Isaiah 16
Jamieson-Fausset-Brown Bible Commentary
Send ye the lamb to the ruler of the land from Sela to the wilderness, unto the mount of the daughter of Zion.

Isa 16:1-14. Continuation of the Prophecy as to Moab.

1. lamb—advice of the prophet to the Moabites who had fled southwards to Idumea, to send to the king of Judah the tribute of lambs, which they had formerly paid to Israel, but which they had given up (2Ki 3:4, 5). David probably imposed this tribute before the severance of Judah and Israel (2Sa 8:2). Therefore Moab is recommended to gain the favor and protection of Judah, by paying it to the Jewish king. Type of the need of submitting to Messiah (Ps 2:10-12; Ro 12:1).

from Sela to—rather, "from Petra through (literally, 'towards') the wilderness" [Maurer]. "Sela" means "a rock," Petra in Greek; the capital of Idumea and Arabia-Petræa; the dwellings are mostly hewn out of the rock. The country around was a vast common ("wilderness") or open pasturage, to which the Moabites had fled on the invasion from the west (Isa 15:7).

ruler of the land—namely, of Idumea, that is, the king of Judah; Amaziah had become master of Idumea and Sela (2Ki 14:7).

For it shall be, that, as a wandering bird cast out of the nest, so the daughters of Moab shall be at the fords of Arnon.
2. cast out of … nest—rather, "as a brood cast out" (in apposition with "a wandering bird," or rather, wandering birds), namely, a brood just fledged and expelled from the nest in which they were hatched [Horsley]. Compare Isa 10:14; De 32:11.

daughters of Moab—that is, the inhabitants of Moab. So 2Ki 19:21; Ps 48:11; Jer 46:11; La 4:22 [Maurer].

at the fords—trying to cross the boundary river of Moab, in order to escape out of the land. Ewald and Maurer make "fords" a poetical expression for "the dwellers on Arnon," answering to the parallel clause of the same sense, "daughters of Moab."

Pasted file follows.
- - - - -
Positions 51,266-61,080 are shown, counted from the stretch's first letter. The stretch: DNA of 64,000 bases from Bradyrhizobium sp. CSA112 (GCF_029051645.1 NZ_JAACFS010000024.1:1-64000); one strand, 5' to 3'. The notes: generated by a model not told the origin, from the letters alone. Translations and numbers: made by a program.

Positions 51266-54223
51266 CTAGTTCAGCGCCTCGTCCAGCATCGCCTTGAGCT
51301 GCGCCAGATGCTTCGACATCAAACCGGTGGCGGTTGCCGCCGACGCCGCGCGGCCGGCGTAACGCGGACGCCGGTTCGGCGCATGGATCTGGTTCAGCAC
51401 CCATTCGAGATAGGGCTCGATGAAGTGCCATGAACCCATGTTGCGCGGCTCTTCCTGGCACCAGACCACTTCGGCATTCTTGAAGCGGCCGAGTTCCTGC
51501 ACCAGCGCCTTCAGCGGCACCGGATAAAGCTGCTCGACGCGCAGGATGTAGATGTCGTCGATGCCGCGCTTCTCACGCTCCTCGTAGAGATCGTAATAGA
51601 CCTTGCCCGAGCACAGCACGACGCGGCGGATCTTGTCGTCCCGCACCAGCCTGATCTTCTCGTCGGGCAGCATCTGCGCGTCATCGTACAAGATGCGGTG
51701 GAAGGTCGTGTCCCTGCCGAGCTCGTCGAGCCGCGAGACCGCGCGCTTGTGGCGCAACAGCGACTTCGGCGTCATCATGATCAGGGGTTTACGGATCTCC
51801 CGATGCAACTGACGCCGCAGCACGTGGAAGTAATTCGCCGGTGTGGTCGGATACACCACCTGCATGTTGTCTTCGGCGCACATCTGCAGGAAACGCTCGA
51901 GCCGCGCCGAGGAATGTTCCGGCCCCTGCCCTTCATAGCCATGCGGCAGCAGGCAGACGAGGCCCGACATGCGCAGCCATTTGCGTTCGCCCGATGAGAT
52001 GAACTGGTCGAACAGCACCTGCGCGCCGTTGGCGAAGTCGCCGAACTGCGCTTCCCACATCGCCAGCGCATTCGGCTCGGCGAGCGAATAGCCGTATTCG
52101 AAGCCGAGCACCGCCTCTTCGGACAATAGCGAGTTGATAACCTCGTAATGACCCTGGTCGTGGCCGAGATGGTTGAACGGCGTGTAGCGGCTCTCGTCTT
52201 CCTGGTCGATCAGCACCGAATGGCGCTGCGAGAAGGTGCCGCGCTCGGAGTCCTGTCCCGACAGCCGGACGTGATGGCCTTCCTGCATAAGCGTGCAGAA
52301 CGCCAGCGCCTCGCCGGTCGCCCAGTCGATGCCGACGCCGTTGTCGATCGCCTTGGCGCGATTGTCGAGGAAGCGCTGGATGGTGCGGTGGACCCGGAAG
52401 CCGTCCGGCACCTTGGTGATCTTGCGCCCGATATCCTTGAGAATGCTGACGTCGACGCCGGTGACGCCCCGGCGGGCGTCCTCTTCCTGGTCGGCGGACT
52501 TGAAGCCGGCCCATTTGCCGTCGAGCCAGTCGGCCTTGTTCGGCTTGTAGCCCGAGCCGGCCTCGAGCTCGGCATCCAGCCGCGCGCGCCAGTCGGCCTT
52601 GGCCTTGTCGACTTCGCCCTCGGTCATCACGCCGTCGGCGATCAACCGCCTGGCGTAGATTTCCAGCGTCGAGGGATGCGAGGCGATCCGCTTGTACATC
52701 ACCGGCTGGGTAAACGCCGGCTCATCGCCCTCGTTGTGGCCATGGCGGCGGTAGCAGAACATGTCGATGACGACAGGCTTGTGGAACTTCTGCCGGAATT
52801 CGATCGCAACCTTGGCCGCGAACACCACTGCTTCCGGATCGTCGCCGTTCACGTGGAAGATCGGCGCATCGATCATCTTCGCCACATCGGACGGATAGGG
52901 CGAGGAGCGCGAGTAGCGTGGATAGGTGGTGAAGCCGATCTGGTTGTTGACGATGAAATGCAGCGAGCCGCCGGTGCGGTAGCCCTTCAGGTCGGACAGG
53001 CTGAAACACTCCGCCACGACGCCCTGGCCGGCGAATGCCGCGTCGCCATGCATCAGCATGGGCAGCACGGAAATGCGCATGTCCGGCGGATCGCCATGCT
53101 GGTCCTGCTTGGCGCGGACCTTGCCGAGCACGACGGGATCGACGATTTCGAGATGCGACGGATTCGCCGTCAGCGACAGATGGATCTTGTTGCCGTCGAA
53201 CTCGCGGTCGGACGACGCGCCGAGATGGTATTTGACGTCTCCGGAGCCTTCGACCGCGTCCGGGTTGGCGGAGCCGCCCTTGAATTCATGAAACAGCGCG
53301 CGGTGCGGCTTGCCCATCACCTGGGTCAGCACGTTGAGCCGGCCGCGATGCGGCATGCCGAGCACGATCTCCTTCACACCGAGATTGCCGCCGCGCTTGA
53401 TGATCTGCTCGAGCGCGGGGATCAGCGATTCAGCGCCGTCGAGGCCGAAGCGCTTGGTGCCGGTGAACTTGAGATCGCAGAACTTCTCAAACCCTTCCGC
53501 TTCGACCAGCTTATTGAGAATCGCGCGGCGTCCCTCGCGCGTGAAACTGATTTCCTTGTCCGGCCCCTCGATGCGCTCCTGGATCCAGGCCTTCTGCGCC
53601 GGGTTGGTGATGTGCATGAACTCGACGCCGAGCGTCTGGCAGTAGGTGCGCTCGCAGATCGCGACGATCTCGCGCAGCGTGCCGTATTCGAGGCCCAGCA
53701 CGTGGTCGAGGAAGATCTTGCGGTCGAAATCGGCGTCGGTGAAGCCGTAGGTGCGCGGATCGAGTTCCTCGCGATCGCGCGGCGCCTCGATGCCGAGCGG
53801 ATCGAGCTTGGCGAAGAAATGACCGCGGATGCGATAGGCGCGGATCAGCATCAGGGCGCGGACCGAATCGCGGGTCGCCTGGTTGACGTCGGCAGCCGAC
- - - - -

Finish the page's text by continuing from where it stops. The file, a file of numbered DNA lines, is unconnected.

Take counsel, execute judgment; make thy shadow as the night in the midst of the noonday; hide the outcasts; bewray not him that wandereth.
3-5. Gesenius, Maurer, &c., regard these verses as an address of the fugitive Moabites to the Jews for protection; they translate Isa 16:4, "Let mine outcasts of Moab dwell with thee, Judah"; the protection will be refused by the Jews, for the pride of Moab (Isa 16:6). Vitringa makes it an additional advice to Moab, besides paying tribute. Give shelter to the Jewish outcasts who take refuge in thy land (Isa 16:3, 4); so "mercy" will be shown thee in turn by whatever king sits on the "throne" of "David" (Isa 16:5). Isaiah foresees that Moab will be too proud to pay the tribute, or conciliate Judah by sheltering its outcasts (Isa 16:6); therefore judgment shall be executed. However, as Moab just before is represented as itself an outcast in Idumea, it seems incongruous that it should be called on to shelter Jewish outcasts. So that it seems rather to foretell the ruined state of Moab when its people should beg the Jews for shelter, but be refused for their pride.

make … shadow as … night … in … noonday—emblem of a thick shelter from the glaring noonday heat (Isa 4:6; 25:4; 32:2).

bewray … wandereth—Betray not the fugitive to his pursuer.

Let mine outcasts dwell with thee, Moab; be thou a covert to them from the face of the spoiler: for the extortioner is at an end, the spoiler ceaseth, the oppressors are consumed out of the land.
4. Rather, "Let the outcasts of Moab dwell with thee" (Judah) [Horsley].

for the extortioner, &c.—The Assyrian oppressor probably.

is at an end—By the time that Moab begs Judah for shelter, Judah shall be in a condition to afford it, for the Assyrian oppressor shall have been "consumed out of the land."

And in mercy shall the throne be established: and he shall sit upon it in truth in the tabernacle of David, judging, and seeking judgment, and hasting righteousness.
5. If Judah shelters the suppliant Moab, allowing him to remain in Idumea, a blessing will redound to Judah itself and its "throne."

truth … judgment … righteousness—language so divinely framed as to apply to "the latter days" under King Messiah, when "the Lord shall bring again the captivity of Moab" (Ps 72:2; 96:13; 98:9; Jer 48:47; Ro 11:12).

hasting—"prompt in executing."

We have heard of the pride of Moab; he is very proud: even of his haughtiness, and his pride, and his wrath: but his lies shall not be so.
6. We—Jews. We reject Moab's supplication for his pride.

lies—false boasts.

not be so—rather, "not right"; shall prove vain (Isa 25:10; Jer 48:29, 30; Zep 2:8). "It shall not be so; his lies shall not so effect it."

Therefore shall Moab howl for Moab, every one shall howl: for the foundations of Kirhareseth shall ye mourn; surely they are stricken.